Book that made you the most mad (doesn’t necessarily mean you didn’t like it)

Perhaps Wakenhyrst by Michelle Paver. The main character’s father really made me mad because he would do anything to make sure he stayed the hero, and he was anything but.

Bookish Life

Best bookish event that you participated in (author signings, festivals, virtual events, etc)?

There is only one for me and that is the Northern YA Literature Festival, which was held in May this year, rather than March. I didn’t get to go to YALC this year because of COVID (I caught it the week of YALC, which was a HUGE kick in the teeth), and the Northern YA Lit Festival is still the only time I’ve been able to be around friends and the bookish community since. I’m hugely grateful for everything it gave me at that time and that I do have one good thing that’s come out of 2022, because this year has not been great.

Most challenging thing about your blogging or reading life this year:

The actual act of reading and blogging, and that comes from a lot of things, most of which are family and mental health struggles. Rather than escaping into books and blogging, I’ve been glued to my Switch, playing Animal Crossing, and re-watching all the crime/mystery shows I can find on streaming services as writing or concentrating on words isn’t easy for me when I’m in the dark depths of it all. I do want to read, blog, and I want to love all the books I still have unread on my shelves but the full motivation and desire to pick them up isn’t there, and it makes me feel worse sometimes. It shouldn’t but it does.

Did you complete any reading challenges or goals that you had set for yourself at the beginning of this year?

Yes, I set a reading challenge of 25 books, which I did complete and surpass with 38 books in total. That’s half the amount of books I would have read a few years ago (I used to reach the 70-80 mark) but with everything that’s been going on, I am glad there have been times when I’ve managed to read.

Looking Ahead

One book you didn’t get to this year but will be your number 1 priority in 2023?

Amongst many others, Babel by R.F.Kuang. I did actually start reading it as soon as I got it, but put it down because I wasn’t really in the right place to read it. However, I know I will love this book so I need to pick it up again in the coming year.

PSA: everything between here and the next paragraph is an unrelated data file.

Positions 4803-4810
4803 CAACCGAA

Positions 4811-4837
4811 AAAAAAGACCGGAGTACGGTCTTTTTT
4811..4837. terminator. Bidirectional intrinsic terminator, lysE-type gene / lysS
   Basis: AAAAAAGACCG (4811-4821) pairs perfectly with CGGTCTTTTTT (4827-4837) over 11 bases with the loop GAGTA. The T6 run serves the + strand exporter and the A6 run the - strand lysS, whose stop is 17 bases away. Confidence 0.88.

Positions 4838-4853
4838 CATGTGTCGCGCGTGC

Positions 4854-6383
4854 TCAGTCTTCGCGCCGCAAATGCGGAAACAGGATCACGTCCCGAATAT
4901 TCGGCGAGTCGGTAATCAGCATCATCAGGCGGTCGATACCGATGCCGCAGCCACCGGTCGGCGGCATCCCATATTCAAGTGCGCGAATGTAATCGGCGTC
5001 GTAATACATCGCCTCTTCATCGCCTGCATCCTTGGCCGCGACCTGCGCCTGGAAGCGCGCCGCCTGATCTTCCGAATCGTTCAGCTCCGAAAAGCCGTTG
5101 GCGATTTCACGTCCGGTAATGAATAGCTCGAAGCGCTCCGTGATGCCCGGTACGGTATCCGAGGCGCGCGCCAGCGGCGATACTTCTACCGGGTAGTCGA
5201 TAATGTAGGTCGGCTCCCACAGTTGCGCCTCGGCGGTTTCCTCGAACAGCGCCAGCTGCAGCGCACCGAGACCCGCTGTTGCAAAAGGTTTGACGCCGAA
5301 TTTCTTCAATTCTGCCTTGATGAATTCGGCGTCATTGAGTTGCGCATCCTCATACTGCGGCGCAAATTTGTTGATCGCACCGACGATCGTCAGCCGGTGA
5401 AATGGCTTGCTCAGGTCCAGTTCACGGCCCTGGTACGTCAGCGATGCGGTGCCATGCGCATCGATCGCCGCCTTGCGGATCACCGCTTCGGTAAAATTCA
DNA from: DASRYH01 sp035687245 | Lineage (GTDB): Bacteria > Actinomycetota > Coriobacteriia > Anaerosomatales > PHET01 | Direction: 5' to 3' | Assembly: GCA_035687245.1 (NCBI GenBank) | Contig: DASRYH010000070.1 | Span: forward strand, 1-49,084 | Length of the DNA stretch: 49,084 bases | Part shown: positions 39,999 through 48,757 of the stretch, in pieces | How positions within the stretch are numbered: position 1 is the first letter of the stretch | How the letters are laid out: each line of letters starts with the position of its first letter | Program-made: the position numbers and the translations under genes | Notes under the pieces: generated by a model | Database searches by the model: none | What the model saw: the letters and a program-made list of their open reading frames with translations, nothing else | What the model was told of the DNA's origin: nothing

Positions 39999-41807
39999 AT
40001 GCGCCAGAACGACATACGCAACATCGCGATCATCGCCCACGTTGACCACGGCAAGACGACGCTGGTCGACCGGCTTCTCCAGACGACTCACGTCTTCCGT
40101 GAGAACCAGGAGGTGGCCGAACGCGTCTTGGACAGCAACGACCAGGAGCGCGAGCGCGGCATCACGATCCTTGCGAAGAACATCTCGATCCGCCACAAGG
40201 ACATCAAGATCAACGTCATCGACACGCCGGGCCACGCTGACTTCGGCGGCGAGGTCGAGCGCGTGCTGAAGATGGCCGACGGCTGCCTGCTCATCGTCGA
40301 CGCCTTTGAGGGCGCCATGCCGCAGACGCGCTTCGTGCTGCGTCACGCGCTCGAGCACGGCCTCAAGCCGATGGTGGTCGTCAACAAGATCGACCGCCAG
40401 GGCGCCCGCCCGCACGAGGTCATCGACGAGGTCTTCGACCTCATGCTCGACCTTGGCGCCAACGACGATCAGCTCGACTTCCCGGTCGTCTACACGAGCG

Book you are most anticipating for 2023.

It’s actually the only book I’m highly anticipating and that is A Day of Fallen Night by Samantha Shannon. I really enjoyed Priory of the Orange Tree and I can’t wait. I know I will probably put it off a little bit as it’s a rather large tome, but I want to dive back into this world again and see how Samantha Shannon has expanded it.

Series ending/a sequel you are most anticipating in 2023?

Oh, I realise I’ve just fibbed about A Day of Fallen Night being the only book I’m anticipating. There’s also The Sinister Booksellers of Bath by Garth Nix, which is the sequel/companion novel to The Left-handed Booksellers of London, and there’s Cursed Crowns by Catherine Doyle and Katherine Webber, the sequel to Twin Crowns!

The ONE thing you hope to accomplish or do in your reading/blogging life in 2023?

Get the TBR down!! Mine currently sits at around 90 (solely books I own, that are on my shelves), and I need to make a huge dent in that by reading off my shelves more and buying fewer books. As much as I love being surrounded by a lot of books, I need to read more and acquire less, and this is the only way to do it. I’m putting myself back on my “only allowed to get books on birthdays/Christmas/YALC/NYALF” rule, which will hopefully help as well.

And there we have it.

What does your reading round up look like this year? Are you planning on setting yourself any goals and challenges for 2023?

Hope everyone is having some well-deserved rest and chill time over this holiday period.

Thanks for reading and have a brazzle dazzle day!

Published by Emma @ Turn Another Page

Hello, I’m Emma aka pageturner92, and welcome to my little corner of the online book world. When I don’t have my head in a book, I’m either working on an endless pile of crochet or knitting projects, playing Animal Crossing: New Horizons, listening to Disney music, or watching my favourite shows on repeat.

3 thoughts on “End of Year Book Survey 2022: Adapted Edition

  1. Great yearly wrap-up! I totally agree with you about City of Brass! I ended up enjoying it but it was very different from what I expected and was very slow going until the last 1/3 (at least, for me), but then I couldn’t put it down and wanted to immediately pick up the next book. There were also several times this year when gaming pulled me away from reading but I think perhaps it was necessary. I hope you have a wonderful reading year in 2023!

    Liked by 1 person